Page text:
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F-16 pilot with the 14th FS earned DFC

November 6, 2007 (by Jennifer H. Svan) - Capt. Seward "Two Dots" Matwick, 28, an F-16 pilot with the 14th Fighter Squadron earned the Distinguished Flying Cross for his role in a combat mission over Iraq in February.

USAF F-16C block 50 #90-0822 from the 14th FS taxi's on the flightline at Balad AB.

Matwick's air action came on a day that started out ordinary.

He and his wingman, Capt. Brent Ritzke, also of the 14th Fighter Squadron, were called on to provide surveillance south of Baghdad, where "a high-powered meeting" was going down.

The coalition unit they were supporting was suddenly ambushed, Matwick said.

"It turned violent pretty quickly," he recounted.

Working with a Joint Terminal Air Controller on the ground, Matwick and Ritzke dropped two bombs and made three strafing passes.

"Not only were the troops not overrun, they were able to go into the village and take the offensive and see what was being protected," Matwick said.

Coalition forces found a large weapons cache and militants in hiding.

Matwick said the close air-support mission was "very difficult, very intense."

The pilots were flying "right underneath the weather, which really highlighted us," he said, putting them at risk of ground-to-air fire.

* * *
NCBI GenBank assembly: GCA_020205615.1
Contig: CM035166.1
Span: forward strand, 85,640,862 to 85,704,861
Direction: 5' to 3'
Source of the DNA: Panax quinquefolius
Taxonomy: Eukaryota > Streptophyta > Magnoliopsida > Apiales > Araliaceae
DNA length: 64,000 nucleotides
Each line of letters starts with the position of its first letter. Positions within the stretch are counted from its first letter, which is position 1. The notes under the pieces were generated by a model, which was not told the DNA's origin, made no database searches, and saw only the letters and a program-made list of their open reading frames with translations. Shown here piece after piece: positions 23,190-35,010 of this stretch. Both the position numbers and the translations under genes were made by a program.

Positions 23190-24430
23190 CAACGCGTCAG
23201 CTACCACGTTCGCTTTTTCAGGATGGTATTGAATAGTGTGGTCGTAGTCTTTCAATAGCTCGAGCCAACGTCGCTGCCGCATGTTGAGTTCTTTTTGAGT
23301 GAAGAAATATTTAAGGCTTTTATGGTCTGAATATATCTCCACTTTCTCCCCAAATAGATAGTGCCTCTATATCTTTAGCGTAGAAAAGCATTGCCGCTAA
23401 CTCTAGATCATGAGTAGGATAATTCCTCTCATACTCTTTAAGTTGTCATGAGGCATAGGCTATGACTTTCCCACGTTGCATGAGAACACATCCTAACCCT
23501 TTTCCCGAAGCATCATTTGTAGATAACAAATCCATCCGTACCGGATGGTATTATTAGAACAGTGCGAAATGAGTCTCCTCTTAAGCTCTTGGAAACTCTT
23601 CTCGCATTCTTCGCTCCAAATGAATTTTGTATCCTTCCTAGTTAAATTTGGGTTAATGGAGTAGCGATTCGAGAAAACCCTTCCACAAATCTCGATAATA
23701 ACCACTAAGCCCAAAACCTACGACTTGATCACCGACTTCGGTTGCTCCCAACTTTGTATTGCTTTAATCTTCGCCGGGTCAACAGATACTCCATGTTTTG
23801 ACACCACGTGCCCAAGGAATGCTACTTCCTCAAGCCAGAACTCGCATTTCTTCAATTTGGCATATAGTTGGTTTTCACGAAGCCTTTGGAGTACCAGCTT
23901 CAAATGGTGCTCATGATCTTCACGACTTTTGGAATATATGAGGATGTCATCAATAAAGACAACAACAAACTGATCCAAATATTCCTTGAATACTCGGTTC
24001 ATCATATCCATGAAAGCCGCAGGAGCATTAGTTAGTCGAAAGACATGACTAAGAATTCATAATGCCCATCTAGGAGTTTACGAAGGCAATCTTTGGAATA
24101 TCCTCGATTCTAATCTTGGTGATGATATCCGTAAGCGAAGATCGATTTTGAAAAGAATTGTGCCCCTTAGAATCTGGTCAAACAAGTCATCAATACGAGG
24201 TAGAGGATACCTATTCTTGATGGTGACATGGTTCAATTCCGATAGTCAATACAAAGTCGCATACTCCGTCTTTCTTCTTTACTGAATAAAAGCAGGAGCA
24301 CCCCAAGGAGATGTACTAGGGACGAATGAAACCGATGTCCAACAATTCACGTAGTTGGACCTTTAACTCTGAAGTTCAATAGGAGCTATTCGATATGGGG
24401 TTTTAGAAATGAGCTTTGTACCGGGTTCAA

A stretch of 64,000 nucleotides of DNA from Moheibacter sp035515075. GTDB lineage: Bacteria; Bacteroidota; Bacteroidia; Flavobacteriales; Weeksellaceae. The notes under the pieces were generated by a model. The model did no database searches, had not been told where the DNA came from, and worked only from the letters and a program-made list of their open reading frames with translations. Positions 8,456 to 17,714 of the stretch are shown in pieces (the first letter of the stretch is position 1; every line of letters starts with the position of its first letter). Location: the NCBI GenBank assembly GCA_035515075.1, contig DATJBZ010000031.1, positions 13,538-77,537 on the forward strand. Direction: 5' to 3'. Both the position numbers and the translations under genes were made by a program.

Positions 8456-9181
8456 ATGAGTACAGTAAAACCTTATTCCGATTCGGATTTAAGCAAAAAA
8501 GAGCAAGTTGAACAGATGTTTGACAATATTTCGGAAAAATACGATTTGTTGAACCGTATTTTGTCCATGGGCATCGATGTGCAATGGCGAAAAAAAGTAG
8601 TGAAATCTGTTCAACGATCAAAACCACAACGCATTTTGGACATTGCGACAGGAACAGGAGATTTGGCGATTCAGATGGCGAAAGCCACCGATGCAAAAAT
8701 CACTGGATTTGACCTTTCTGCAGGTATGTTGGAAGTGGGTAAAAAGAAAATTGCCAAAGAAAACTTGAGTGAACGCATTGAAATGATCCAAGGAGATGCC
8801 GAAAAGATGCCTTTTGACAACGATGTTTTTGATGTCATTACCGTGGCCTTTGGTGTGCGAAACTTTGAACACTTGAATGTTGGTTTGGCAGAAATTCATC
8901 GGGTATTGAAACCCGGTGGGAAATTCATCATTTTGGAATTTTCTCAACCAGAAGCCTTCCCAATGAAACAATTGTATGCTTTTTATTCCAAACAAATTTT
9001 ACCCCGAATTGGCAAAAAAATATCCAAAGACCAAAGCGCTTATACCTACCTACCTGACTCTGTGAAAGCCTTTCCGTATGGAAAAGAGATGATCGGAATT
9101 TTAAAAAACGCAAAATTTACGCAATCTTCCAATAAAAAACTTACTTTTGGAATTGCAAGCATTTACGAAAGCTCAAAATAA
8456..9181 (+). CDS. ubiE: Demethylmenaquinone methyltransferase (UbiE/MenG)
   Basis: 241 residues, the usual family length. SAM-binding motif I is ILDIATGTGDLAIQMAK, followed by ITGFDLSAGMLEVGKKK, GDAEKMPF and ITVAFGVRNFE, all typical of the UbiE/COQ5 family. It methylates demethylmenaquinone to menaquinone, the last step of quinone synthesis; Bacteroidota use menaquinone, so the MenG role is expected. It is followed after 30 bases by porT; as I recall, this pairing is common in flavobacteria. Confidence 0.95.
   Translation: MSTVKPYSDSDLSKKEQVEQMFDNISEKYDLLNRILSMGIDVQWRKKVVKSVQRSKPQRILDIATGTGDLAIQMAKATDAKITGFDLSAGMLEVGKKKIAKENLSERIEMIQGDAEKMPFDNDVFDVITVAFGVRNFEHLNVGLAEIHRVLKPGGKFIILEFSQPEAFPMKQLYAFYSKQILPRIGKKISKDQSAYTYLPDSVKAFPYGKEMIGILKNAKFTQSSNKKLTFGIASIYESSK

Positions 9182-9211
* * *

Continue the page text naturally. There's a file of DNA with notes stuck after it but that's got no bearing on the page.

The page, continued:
It was a day of contrasts. One moment, it was "extreme boredom," the next it was "extreme excitement," Matwick said. "I wasn'nt expecting anything in particular and then 'bam,' we were called on to do what we train for.

Receiving the Distinguished Flying Cross, awarded for heroism or extraordinary achievement in aerial combat, was humbling, Matwick said.

"I think of war heroes ... of the Tuskegee Airmen, who were flying over World War II," he said. "Brent and I were at the right place at the right time, and we did the right job. It's not many missions where so obviously American lives hang in the balance, so that's what added to this pressure."

Though his wingman didn't receive the medal, Matwick said he and support personnel were critical to getting the job done.

"It was a team effort," he said. "I got the reward, but the bombs came off well, the guns fired correctly ... everything worked as advertised."

Published on November 7, 2007 in the Pacific edition of Stars and Stripes.
Used with permission from Stars and Stripes, a DoD publication.
© 2007 Stars and Stripes.

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